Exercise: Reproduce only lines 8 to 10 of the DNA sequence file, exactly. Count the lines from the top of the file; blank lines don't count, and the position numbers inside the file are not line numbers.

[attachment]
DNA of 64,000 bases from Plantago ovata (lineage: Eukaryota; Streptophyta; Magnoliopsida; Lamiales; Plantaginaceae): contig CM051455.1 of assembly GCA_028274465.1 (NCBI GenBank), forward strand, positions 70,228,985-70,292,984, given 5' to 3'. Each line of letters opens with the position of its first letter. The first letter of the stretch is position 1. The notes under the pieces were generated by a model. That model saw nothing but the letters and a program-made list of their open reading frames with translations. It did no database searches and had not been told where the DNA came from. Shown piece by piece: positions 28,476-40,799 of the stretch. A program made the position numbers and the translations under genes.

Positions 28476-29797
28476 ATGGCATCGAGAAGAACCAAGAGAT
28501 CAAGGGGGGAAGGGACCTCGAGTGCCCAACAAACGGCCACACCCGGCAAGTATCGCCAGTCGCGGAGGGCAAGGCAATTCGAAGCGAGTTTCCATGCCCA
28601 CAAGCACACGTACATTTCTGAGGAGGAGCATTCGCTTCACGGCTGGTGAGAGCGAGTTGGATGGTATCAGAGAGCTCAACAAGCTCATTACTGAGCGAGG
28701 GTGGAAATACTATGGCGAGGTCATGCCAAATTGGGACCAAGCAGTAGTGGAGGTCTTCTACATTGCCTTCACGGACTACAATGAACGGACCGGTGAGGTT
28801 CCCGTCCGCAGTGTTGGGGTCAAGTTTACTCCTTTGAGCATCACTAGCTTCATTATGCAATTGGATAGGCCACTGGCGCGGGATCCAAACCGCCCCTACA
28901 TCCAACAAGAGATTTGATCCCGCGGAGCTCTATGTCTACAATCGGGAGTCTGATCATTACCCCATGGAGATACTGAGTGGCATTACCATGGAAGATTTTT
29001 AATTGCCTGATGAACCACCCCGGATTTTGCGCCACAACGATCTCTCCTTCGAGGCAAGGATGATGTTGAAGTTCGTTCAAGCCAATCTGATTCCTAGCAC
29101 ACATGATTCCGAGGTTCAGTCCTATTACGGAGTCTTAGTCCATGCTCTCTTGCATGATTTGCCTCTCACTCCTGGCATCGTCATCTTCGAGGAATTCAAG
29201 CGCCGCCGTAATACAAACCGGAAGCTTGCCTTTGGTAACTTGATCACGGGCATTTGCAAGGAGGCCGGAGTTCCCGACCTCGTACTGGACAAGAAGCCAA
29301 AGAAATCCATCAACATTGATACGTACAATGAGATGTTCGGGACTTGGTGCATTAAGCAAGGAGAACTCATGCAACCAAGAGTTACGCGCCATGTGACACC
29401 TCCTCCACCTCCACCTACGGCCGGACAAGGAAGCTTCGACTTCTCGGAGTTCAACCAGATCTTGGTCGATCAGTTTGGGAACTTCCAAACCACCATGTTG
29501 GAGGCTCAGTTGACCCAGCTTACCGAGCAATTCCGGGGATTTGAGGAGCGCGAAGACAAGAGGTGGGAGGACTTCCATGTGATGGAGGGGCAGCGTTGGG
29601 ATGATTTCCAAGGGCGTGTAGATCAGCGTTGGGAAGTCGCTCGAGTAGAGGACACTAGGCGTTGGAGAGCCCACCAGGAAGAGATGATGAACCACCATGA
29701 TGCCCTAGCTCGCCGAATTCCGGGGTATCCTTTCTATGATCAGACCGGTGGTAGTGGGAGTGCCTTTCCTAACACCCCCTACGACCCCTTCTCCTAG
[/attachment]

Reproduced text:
28901 TCCAACAAGAGATTTGATCCCGCGGAGCTCTATGTCTACAATCGGGAGTCTGATCATTACCCCATGGAGATACTGAGTGGCATTACCATGGAAGATTTTT
29001 AATTGCCTGATGAACCACCCCGGATTTTGCGCCACAACGATCTCTCCTTCGAGGCAAGGATGATGTTGAAGTTCGTTCAAGCCAATCTGATTCCTAGCAC
29101 ACATGATTCCGAGGTTCAGTCCTATTACGGAGTCTTAGTCCATGCTCTCTTGCATGATTTGCCTCTCACTCCTGGCATCGTCATCTTCGAGGAATTCAAG